That's another problematic commandment, the second, against graven images of "creatures in the heavens or on earth," or words to that effect, and worshiping such images as gods. it makes more sense, but not entirely.

BTW wasn't it cruel of god to punish the people who made the golden calf before he specifically forbade them to? Where's the justice in retroactive law?

But of course that act wasn't about justice. It was about ensuring obedience. That makes perfect sense. It's brutal, unfair and inhumane, but a god cannot afford disobedience, can he?
Donald Trump is a fucking criminal
FrGamble
FrGamble
Joined: Jun 5, 2011
  • Threads: 27
  • Posts: 790
October 13th, 2011 at 10:00:59 PM permalink
Quote: MathExtremist

Aside from axiomatic first principles, like defining "addition" or "the number one", all scientific statements are disprovable.



I'm glad you chimed in because I didn't know the right first principles to cite, but those are great examples. You know your math bro and I couldn't agree more with you that "Does God exist?" is not a scientific question. However, it is not a science question because there is no evidence or that it is not disprovable. The question of God cannot be answered by science because it is not testable in a lab and because it is subject to our inclinations and will. The first principles you mentioned above are not testable either but they are undoubtably true. The question of God is not testable and is doubtably true.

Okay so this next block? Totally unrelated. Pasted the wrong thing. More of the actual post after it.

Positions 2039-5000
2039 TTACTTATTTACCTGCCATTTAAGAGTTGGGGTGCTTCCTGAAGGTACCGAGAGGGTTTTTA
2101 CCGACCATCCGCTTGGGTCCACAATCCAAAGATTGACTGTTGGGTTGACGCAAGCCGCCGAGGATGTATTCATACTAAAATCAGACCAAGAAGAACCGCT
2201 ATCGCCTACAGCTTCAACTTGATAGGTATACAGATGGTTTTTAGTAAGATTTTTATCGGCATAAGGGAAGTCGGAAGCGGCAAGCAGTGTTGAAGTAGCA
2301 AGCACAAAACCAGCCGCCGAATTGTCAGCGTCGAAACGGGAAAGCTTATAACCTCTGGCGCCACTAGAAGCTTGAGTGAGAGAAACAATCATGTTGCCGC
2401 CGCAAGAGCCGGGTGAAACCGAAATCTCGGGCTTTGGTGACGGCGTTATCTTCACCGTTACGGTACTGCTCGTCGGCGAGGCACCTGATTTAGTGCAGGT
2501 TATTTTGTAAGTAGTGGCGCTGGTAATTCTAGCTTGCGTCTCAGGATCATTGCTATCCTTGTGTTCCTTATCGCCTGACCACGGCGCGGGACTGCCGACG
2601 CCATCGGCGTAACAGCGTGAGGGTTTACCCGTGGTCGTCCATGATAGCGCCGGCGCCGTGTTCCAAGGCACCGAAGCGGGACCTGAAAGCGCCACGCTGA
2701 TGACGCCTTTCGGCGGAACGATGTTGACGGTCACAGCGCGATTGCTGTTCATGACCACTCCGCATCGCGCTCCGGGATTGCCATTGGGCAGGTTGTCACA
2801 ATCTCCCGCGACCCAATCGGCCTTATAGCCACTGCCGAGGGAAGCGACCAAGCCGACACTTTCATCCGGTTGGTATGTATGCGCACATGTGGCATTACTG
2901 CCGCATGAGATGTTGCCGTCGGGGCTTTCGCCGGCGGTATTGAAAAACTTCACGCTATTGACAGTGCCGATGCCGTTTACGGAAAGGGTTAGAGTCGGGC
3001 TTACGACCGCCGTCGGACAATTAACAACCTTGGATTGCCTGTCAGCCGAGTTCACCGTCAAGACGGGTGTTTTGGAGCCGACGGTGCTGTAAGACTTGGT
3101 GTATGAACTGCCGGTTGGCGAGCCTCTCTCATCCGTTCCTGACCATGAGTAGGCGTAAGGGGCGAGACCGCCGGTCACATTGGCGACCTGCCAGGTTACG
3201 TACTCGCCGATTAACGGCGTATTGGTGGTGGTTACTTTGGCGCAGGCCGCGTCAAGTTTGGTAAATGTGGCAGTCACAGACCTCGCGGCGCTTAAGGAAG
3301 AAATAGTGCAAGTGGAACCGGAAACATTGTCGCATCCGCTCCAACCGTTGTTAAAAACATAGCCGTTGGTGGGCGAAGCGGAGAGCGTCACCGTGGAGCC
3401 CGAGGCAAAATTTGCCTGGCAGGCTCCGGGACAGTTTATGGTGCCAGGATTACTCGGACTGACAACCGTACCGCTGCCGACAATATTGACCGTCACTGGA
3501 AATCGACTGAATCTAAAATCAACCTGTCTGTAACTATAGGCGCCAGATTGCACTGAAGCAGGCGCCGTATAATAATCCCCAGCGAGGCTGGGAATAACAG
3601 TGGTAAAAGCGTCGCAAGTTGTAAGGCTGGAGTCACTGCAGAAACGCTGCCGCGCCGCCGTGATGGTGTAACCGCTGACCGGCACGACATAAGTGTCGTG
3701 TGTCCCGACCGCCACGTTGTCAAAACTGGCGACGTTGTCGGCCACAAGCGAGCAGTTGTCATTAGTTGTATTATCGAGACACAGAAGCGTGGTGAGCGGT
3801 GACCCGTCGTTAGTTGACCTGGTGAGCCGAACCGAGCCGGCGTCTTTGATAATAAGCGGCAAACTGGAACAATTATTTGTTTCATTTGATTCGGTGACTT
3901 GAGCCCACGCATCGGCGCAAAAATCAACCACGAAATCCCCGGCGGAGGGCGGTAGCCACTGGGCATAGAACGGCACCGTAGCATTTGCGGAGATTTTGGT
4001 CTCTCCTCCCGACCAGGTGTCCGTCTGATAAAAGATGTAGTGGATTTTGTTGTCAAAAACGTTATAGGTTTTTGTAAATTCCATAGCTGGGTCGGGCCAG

What I mean is that I do think there is evidence you can present that would attempt to disprove God and there is very good evidence you can present that there is a God. You do have to of course realize the full spectrum of evidence that can be used. That is why it might be better to say that the question of God is not the subject of scientific inquiry, but it is the subject of (for lack of the right word at the moment) rational inquiry. Afterall scientific inquiry is a very limited yet powerful form of reasoning. Limited in that something has to be observed but powerful in its repeatable and verifiable conclusions. Rational inquiry is how we find out if we are in love or are loved, if there really is a place called Antartica, or just about any question that begins with the word, 'why'. I keep asking myself why this is not understood? However since I can't see you and put you under a microscope (not that it would do any good any way) I have to conclude that many people look at the evidence out there concerning God's existence and choose not to believe. We should all stop fooling ourselves though that there is no evidence either way and recognize that this very personal and important question often hinges on what we want to believe.